Mortality and Cows.

Yesterday was shopping day!

It wasn’t very eventful, we left home drove the hour to Emerald, arrived at Emerald, stopped at toyworld for a little birthday shopping (3 birthdays in September for us!) We popped into Target and as we were sitting in the car about to leave an ambulance tore by, sirens blaring.

Anytime I see and ambulance as I’m sure most people would, you think positive thoughts for just a moment; sending out some good vibes in hopes of the situation not being too bad.

We then arrived at the woolies centre, We decided to ‘split up’ Glen took Molly (secretly…phew.) to go in search of my birthday present (yes, I know what it is, but I won’t tell you, that way at least one of us is surprised!) While I took Sophie, Violet and Buddy food shopping. We did a bit of a girly shop on the way in -Sorry Bud!- Had a little peek in the jewellery shop and newsagent to find out if Buddy’s story was in Woman’s Day yet or not..(it was a ‘or not’) We had a mini browse in a clothes shop then decided we should get to the food.

We got our food, glen picked us up, grabbed some lunch and by that stage it was 2pm perfect timing!

We leave at 2pm at the latest so we are back in town in time to pick up Bella from school.

Half way home we were shocked to come over a crest and see a line up of cars. In the distance we could see the road was totally shut off.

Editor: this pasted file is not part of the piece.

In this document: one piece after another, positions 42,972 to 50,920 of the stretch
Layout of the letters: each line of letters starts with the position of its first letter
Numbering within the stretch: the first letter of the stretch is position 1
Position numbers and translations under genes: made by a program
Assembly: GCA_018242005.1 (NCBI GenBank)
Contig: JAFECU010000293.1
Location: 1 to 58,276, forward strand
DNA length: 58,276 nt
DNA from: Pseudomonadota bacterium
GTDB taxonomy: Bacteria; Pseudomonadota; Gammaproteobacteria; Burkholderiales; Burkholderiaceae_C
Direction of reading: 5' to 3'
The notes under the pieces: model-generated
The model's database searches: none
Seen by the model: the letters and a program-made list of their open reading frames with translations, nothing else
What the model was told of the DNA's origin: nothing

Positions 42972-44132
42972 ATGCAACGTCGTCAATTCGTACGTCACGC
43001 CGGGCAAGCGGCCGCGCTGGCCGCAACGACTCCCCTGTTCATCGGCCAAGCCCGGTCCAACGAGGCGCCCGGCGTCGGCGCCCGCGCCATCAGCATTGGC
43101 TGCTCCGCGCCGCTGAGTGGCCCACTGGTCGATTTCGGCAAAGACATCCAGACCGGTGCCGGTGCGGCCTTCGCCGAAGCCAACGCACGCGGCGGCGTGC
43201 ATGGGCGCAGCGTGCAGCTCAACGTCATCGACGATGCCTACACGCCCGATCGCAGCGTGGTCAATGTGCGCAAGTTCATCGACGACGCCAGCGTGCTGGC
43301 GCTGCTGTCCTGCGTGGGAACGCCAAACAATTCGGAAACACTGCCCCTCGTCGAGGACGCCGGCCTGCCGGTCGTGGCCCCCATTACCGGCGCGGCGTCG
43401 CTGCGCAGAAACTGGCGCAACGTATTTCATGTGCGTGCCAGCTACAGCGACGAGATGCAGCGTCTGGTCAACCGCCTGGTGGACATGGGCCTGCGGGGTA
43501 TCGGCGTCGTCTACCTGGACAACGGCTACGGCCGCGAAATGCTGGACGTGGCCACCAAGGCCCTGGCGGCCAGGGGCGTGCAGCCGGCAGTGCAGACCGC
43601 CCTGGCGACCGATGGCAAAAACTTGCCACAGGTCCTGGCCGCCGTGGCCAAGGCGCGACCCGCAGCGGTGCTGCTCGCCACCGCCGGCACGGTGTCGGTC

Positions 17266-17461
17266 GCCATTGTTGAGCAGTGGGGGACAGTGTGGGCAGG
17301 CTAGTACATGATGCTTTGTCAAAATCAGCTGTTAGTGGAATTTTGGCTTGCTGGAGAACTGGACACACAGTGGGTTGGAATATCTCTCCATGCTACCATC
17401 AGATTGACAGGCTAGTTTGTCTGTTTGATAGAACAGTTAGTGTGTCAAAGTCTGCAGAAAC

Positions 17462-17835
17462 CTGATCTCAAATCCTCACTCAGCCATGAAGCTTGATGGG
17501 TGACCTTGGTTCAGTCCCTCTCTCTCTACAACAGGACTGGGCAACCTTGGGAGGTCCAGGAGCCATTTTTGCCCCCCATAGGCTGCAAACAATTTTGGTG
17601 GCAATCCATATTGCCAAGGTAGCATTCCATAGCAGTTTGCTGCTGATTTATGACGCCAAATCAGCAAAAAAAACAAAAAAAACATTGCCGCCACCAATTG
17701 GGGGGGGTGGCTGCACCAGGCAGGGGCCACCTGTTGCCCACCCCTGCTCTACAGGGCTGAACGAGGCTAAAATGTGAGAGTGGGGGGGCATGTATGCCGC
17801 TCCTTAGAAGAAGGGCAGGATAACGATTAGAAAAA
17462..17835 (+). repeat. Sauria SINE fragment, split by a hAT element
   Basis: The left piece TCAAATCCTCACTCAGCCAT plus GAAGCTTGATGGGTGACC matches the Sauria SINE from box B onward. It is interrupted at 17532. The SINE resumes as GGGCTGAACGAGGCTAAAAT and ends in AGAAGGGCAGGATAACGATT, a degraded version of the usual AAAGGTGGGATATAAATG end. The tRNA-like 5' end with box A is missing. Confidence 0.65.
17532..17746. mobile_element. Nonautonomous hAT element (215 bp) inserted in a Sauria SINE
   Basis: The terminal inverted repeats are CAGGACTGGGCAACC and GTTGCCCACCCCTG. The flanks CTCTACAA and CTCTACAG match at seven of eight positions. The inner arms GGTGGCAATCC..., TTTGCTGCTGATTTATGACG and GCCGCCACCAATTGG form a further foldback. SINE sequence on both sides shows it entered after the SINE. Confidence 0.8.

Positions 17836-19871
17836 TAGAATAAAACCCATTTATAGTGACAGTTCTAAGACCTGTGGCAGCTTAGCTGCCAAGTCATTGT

I got that nervous excitement thing, where your worried about what happened but really curious too. Cars were turning around left right and centre, obviously they’d been waiting for a while.

Then we remembered the ambulance. Surely not? That was HOURS ago.

After a little while, I began to panic. We were going to be late for Bella. She knows if we aren’t home to come in, make something to eat, watch some telly as we’re only 5-10 minutes away. But this wasn’t going to be 5-10 minutes.

I called Bella’s school.

They passed the message on to Bella and I’d let her know that if it began to get dark at all she could go next door until we got back.

Next Glen called the police to see if they could give us an indication as to how long we’d be waiting. Glen was then informed that a road train had rolled over.

It was full of cattle.

I got that horrible lump in my throat and tingly eyes. How sad. I grew up on a property just on the outskirts of South Grafton in NSW, we had cattle.

They we’re like pets to us. Each one.